And the NYT wrote it up as folksy, mutually-beneficial pastoralism.

Which is exactly how sharecropping lords got away with it DURING JIM CROW.
This isn't a cute little whoopsie. It's disinformation that already fucked this country over for a century.
So NYT, next time you want to write about agriculture please assign someone who gets ag.

That does NOT mean "a kid who grew up on a farm." Farm kids are some of agriculture's most unreliable narrators bc they think they know what's up but have zero insight into farm finances 🙃
.@sarah_k_mock is a journalist who gets ag. She can pull in critical insight for you & get to the bottom of what's happening, not just stenograph whatever party line she's told. (A major problem in ag journalism.)

She's a great example of someone who's qualified for the job.
Also, literally any writer of color probably would have caught on to what's happening here.

Ya know, just something to think about next time you're handing out farm writing assignments.
I gotta be fair though. Let's talk about what this article GAINED from being written by a design/style columnist instead of the usual suspect for articles on farm stuff, A Farm Kid. : )

Being a design writer, they're all about clear discussions of property improvements. This writer listed them all.

That's the whole reason I was able to estimate the value these tenants added to the landlords' property.

A farm kid wouldn't have made that mistake lmaoooooo
Farm culture is amazing at indoctrinating people into the IDEOLOGY and PRACTICES and never ever talking about the finances underpinning it basically until it's too late (e.g. often when someone dies).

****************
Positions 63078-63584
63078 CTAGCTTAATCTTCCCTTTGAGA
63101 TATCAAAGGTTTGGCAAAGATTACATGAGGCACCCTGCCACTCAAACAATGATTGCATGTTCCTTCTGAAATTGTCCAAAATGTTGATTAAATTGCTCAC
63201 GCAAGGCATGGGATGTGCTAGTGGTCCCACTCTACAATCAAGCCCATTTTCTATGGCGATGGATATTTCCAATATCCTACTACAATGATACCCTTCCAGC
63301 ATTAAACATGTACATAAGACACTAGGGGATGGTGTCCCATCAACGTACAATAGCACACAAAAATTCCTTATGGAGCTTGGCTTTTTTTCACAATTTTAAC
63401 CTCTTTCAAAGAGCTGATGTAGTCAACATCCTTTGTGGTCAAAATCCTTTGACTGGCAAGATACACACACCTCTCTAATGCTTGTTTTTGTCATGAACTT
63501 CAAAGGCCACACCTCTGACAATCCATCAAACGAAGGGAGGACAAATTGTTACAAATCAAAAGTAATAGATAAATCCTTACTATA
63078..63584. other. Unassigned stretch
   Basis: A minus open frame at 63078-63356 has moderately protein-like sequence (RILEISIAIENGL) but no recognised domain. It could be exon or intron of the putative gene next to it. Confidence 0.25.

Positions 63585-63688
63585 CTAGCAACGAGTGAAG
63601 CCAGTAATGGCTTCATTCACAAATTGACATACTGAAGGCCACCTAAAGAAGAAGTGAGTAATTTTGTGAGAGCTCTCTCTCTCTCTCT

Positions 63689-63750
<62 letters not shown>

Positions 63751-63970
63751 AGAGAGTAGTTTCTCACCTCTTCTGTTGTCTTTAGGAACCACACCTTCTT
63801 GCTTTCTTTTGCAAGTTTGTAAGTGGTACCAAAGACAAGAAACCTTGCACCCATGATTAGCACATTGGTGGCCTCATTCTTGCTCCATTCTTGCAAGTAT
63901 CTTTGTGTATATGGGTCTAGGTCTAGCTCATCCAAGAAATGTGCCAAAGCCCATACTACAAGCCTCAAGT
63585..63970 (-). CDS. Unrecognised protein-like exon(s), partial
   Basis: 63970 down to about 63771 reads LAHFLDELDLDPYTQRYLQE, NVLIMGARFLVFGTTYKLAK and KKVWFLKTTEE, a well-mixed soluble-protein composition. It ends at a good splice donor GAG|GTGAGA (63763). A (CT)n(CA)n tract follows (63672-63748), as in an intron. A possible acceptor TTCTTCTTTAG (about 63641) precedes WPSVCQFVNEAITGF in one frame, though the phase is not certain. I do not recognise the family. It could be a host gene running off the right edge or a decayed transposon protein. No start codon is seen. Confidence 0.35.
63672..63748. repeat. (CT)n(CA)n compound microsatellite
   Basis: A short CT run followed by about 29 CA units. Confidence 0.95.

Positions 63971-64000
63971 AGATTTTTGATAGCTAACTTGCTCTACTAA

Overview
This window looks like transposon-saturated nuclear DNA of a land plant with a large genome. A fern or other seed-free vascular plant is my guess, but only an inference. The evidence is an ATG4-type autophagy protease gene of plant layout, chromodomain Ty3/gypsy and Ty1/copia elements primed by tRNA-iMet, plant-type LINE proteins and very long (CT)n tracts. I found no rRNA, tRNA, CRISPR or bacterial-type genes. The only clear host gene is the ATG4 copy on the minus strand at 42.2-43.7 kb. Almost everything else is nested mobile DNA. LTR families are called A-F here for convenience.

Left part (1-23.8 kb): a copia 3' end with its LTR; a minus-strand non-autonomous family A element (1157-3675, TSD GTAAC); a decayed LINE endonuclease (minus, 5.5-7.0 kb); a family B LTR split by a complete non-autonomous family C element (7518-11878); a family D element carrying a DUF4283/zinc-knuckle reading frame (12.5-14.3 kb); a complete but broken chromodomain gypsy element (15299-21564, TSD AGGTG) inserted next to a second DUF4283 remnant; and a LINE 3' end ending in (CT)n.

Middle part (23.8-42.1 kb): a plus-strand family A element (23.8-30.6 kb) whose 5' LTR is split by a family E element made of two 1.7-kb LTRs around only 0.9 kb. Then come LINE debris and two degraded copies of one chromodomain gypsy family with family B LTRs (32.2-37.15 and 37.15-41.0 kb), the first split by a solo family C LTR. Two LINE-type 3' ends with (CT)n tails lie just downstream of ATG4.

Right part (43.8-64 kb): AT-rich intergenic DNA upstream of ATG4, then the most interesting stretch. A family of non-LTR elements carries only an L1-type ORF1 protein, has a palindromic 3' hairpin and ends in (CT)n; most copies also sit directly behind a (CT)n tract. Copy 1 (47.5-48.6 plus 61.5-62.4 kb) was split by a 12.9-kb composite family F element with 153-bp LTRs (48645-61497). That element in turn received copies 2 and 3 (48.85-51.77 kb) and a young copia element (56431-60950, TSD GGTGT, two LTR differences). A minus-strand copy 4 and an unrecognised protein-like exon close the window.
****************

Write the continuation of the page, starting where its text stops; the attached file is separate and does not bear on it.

So again, a lot of farm kids grow up thinking they know what's up in agriculture

while having very little real insight into finances

but boy do they know that talking about money is Just Not Done
And by the way, this is why the white sustainability community has a HUGE complex about "farming shouldn't be about money!"

They've absorbed the idea that it's bad to talk about money in farming but they have no idea why 🤣

This taboo is in place to hide wealth. Period.
As a design columnist, it's the writer's job to be open about costs so that readers can evaluate whether certain projects are an option for them (e.g. to sell home improvements).

He's the only reason we have as much insight as we do into how hard these tenants are getting screwed (:
This whole thing is a great example of how the ~sustainability movement~ fails to make real change on several levels.

It wants the trappings of earth-friendliness, without doing the painful work of dismantling the financial structures that wrecked the earth in the first place.
This is far from the first piece ever written about a "sustainable farm partnership"

that turns out to just be sharecropping in a shiny green wrapper.

It happens ALL THE TIME. This shit is THE NORM in "sustainable ag."
See also WWOOF, the fanciest dress-up game that shitty labor practices ever played.
The sustainability movement as we know it has zero interest in fixing the food system. It's just white-collar professionals fighting their way into the landed gentry.

Thanks NYT for illustrating this in a crystal-clear way- however inadvertently it might have been.